UCSD Health ER nurses call out overcrowding as hospital sees ‘unprecedented’ demand
Emergency room nurses at UC San Diego Health’s La Jolla hospital held a rally to point out what they said are unsafe and overcrowded conditions as the health system deals with a spike in patient volume.
UCSD Health nurses with the California Nurses Association made a plea for more staff and resources Thursday outside the emergency room at the Jacobs Medical Center.
“This is not the care we want for our patients or for our own families,” said Estefania Urbano, an ER nurse with UCSD Health.
Urbano said she worries about long wait times and treating patients in hallways, especially those that might be immunocompromised.
“This is humiliating for patients and, most importantly, an infectious risk to others,” Urbano said.
UCSD Health officials said they have been very busy — seeing historically high numbers of patients.
“Like hospitals throughout California, UC San Diego Health is currently experiencing unprecedented demand for its medical and surgical care — a need which is outpacing available hospital beds,” said a statement from a UCSD spokesperson sent via email. “The impact is most visible in our Emergency Departments.”
The statement also said the hospital system is taking every measure possible to care for patients, which sometimes means using overflow areas or even diverting ambulances because of demand.
“I have not seen anything like this,” said Jocelyn Belleza, a UCSD Health ER nurse who has been with the system for 20 years. “It has been progressively getting worse to the point that now we need to stand up and request more attention.”
Belleza and others said the situation is not sustainable.
“There’s a high increase in burnout when you don't have any support and there’s a lot of low morale among the staff,” Belleza said.
March has been particularly busy at UCSD Health’s La Jolla campus. There have been two instances where an "internal disaster" was declared, which means ambulances are not able to bring in patients. San Diego County officials said the internal disaster declarations happened on March 2 for about 22 hours and on March 7 for 18 hours.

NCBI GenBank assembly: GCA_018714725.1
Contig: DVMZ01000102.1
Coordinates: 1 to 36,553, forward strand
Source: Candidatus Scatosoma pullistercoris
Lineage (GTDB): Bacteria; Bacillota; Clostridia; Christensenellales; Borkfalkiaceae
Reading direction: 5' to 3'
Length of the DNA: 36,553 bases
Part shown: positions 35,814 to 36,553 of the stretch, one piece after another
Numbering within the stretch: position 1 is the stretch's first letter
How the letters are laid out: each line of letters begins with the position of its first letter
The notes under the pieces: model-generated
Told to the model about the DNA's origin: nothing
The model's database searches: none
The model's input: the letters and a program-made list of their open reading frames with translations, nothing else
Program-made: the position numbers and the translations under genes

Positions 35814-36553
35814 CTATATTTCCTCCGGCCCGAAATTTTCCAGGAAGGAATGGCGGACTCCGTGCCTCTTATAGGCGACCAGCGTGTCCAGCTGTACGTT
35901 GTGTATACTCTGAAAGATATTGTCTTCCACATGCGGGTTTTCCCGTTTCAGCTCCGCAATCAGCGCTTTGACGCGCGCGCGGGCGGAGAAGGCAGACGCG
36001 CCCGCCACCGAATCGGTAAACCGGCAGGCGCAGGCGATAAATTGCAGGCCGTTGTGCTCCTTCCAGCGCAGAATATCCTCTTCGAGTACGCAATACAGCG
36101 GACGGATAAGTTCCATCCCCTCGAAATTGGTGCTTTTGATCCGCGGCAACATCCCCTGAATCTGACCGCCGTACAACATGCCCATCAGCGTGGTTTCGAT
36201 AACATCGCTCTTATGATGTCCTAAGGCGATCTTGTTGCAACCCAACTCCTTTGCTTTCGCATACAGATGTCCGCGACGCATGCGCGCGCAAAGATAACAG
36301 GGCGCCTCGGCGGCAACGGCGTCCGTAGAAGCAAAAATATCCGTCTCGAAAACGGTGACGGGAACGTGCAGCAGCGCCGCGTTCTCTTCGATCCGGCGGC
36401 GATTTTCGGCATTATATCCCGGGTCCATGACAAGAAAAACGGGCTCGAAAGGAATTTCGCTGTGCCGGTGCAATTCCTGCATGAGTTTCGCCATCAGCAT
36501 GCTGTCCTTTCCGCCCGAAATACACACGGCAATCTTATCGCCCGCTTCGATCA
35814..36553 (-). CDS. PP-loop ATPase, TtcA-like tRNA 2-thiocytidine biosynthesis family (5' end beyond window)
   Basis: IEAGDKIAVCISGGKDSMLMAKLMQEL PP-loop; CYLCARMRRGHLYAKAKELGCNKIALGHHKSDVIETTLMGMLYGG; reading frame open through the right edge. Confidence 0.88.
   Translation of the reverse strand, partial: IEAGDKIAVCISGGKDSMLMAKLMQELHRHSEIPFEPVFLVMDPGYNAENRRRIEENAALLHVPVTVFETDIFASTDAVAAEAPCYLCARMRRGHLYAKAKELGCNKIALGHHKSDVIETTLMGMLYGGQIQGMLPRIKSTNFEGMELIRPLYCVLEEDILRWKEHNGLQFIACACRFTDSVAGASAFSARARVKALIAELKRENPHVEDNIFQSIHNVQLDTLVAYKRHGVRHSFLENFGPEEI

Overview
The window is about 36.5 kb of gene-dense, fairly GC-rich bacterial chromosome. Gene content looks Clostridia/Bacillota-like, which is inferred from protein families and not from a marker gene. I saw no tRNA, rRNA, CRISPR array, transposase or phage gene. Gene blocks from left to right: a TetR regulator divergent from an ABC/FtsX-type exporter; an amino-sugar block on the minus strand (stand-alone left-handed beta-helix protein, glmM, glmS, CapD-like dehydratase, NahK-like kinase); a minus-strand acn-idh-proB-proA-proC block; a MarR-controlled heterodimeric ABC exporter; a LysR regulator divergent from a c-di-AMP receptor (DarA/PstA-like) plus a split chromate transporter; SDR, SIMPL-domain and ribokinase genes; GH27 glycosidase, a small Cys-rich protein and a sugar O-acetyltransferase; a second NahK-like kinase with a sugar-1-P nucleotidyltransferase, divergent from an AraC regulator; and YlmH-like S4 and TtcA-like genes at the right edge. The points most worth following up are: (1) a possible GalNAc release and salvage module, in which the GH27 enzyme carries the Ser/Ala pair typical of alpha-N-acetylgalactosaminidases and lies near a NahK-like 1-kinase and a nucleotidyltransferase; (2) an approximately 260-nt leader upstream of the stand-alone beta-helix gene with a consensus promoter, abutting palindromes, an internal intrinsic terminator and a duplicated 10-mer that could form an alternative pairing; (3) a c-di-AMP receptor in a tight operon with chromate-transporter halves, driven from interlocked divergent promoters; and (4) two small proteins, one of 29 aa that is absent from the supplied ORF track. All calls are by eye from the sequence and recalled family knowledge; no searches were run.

ER nurses, and the union representing them, are calling for more nurses and other support staff. They said management has brought in some extra help, but it has not been enough.
“All my coworkers and the staff are doing our best to do our job but at the same time we need the space, we need the equipment — all the support we can get from management,” said Maria Tan, UCSD Health nurse and union representative.
UCSD Health is not the only hospital system that has busy emergency departments. Scripps Health officials said they are dealing with a higher number of emergency room patients and recently opened a 16-bed facility at Scripps Mercy in Chula Vista to address the demand.
“We need the county’s help with placing our patients in skilled nursing facilities and behavioral health step-down facilities, as well as decreasing ambulance traffic from emergency rooms to alternative care sites for patients who do not need the high level of care provided at the ER,” said Dr. Ghazala Sharieff, chief medical officer with Scripps Health.
Sharieff said those moves would help transfer patients from the emergency room to other areas in the hospital and thus reduce the pressure. Sharp HealthCare officials also said their emergency departments have seen an increase in patients.
“Both walk-ins and patients that arrive by medics,” said John Cihomsky, a spokesperson with Sharp. “While this increase has stressed San Diego’s EMS (emergency medical services) systems, Sharp has maintained established quality and safety standards and appropriate nurse-to-patient ratios to assure high-quality emergency care.”
Kaiser Permanente San Diego officials said so far this year, patient volume is up about 7% compared to last year.
“Wait times are — generally speaking — the same with (the) vast majority of patients being seen within one hour,” said Jennifer Dailard, spokesperson with Kaiser San Diego.
UCSD Health officials said when possible, they add additional nurses to relieve pressure. They also want to remind the public that minor health issues can be handled with same-day visits to urgent care or even telehealth conferences.